Ditch Your Comfort Zone
Ms. Merman enjoyed a long and successful career conquering damn near everything as a triple threat performer. At the age of 71, she was well-respected but clearly delegated to the has-been pile. While most of us would have reclined on our hard-earned laurels, she took advantage of the late-1970s musical landscape, repackaged her signature songs and dragged her contemporaries into the Disco Age. Some said she was just cashing in but I see it as straight-up savvy and a willingness to push beyond boundaries. Check that fear at the door and listen to her one-take recording of “Everything’s Coming Up Roses” for a master class in reinvention, bravery and pure, campy goodness.
Sometimes You Need a Little Help from Your Friends
Writing seems like this tortured, solitary exercise until you realize that you actually want people to read your stuff. Actually, this want is more of a need because it’s nearly impossible for me to objectively critique my work. Even if you’re not at the sharing stage, just having compassionate writers-in-arms makes the whole thing so much easier. It’s amazing what a little constructive criticism can do and having someone say, “Really, it’s not that bad” can totally make your day! Besides, only other writers understand that hearing characters’ voices in your head is not an early sign of mental illness.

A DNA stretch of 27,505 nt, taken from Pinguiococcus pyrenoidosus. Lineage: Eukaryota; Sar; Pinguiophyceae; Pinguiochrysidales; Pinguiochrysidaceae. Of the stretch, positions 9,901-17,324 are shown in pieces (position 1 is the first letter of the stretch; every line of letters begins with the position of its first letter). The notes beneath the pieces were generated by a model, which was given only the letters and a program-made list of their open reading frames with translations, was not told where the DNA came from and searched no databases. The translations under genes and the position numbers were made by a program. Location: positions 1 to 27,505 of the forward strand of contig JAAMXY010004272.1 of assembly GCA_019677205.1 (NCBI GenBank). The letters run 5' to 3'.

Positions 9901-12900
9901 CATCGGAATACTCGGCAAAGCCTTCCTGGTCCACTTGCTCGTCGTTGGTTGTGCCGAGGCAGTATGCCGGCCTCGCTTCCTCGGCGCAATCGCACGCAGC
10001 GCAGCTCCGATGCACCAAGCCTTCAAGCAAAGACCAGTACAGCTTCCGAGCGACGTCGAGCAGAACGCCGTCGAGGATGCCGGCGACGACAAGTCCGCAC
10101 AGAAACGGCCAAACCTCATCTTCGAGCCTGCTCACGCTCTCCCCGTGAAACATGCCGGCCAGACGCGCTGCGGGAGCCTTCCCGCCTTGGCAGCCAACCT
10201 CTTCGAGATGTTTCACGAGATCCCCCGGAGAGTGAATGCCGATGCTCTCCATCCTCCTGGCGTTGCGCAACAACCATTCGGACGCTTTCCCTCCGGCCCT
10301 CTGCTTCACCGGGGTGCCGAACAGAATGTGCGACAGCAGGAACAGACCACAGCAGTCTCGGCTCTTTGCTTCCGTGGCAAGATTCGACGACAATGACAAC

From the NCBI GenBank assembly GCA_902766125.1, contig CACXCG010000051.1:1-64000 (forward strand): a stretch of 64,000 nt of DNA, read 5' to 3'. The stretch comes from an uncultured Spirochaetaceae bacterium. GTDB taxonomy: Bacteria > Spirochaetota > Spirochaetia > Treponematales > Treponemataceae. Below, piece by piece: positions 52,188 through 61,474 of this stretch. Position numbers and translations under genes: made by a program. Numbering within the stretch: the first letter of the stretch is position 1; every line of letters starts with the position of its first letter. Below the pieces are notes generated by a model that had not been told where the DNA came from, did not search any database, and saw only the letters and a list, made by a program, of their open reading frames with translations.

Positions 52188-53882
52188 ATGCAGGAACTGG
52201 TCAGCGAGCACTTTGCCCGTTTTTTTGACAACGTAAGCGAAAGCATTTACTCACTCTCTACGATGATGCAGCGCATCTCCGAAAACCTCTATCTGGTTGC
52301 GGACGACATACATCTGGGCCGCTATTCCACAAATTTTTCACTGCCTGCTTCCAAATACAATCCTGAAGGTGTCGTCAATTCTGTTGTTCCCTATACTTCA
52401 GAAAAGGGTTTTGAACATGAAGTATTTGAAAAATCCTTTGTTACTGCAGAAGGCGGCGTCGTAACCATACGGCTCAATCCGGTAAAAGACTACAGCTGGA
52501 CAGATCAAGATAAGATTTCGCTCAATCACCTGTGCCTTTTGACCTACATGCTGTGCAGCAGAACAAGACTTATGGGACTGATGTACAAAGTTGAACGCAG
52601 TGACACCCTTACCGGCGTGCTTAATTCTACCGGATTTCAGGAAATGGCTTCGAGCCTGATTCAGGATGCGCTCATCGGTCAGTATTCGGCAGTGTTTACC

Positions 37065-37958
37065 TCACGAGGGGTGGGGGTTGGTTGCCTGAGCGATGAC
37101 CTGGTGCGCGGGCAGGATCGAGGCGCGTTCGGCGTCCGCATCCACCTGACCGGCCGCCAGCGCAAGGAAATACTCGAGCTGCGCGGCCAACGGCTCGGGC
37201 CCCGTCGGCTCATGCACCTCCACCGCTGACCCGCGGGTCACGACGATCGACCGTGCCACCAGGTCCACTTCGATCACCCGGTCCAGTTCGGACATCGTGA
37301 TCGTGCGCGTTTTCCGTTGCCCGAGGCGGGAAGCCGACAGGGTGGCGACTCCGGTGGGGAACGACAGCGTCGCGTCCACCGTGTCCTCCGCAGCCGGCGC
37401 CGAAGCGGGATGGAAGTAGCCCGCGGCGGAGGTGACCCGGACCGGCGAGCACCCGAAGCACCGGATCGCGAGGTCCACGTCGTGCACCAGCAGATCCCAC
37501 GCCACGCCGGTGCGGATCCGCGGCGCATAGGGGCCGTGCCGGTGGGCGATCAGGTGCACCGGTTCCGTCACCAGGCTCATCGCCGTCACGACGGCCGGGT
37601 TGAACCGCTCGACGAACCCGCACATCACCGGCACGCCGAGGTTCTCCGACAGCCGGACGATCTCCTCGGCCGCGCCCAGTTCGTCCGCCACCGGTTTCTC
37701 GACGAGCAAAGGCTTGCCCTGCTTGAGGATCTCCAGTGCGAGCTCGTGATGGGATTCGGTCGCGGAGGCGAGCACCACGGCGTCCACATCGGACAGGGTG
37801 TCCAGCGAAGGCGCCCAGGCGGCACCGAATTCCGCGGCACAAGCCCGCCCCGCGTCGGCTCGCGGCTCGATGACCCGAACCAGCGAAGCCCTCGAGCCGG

Sometimes You Must Have the Hard Conversation
Should I cut 20,000 words? Should I kill my darlings? Should I shelve the publishing dream? Becoming more proficient at this writing thing means being prepared to ask (and answer!) challenging questions. Whenever I get bogged down with lizard brain, I think of Sean Connery’s hard-boiled Irish policeman character, Jim Malone, in The Untouchables. In a critical moment, he asks Kevin Costner (as G-man Eliot Ness), “What are you prepared to do?” I’m not advocating taking a “Chicago Way” approach to writing, but it’s important to know how far you’re willing to go.
Know the Difference Between Homage and Thievery
I have loads of creative idols. I realize their work influences me on many levels and I work really hard at being aware of that in my writing. Imitation may be the sincerest form of flattery but don’t get it twisted–you will get caught. I would love for someone to say, “Her work is reminiscent of Norma Klein.” What I don’t want to hear is, “She totally ganked that plot from Just Friends!” This is particularly tricky in the worlds of parody, satire and fan fiction but everyone knows where the line is (if you don’t, ask somebody) and it shouldn’t be crossed under any circumstances.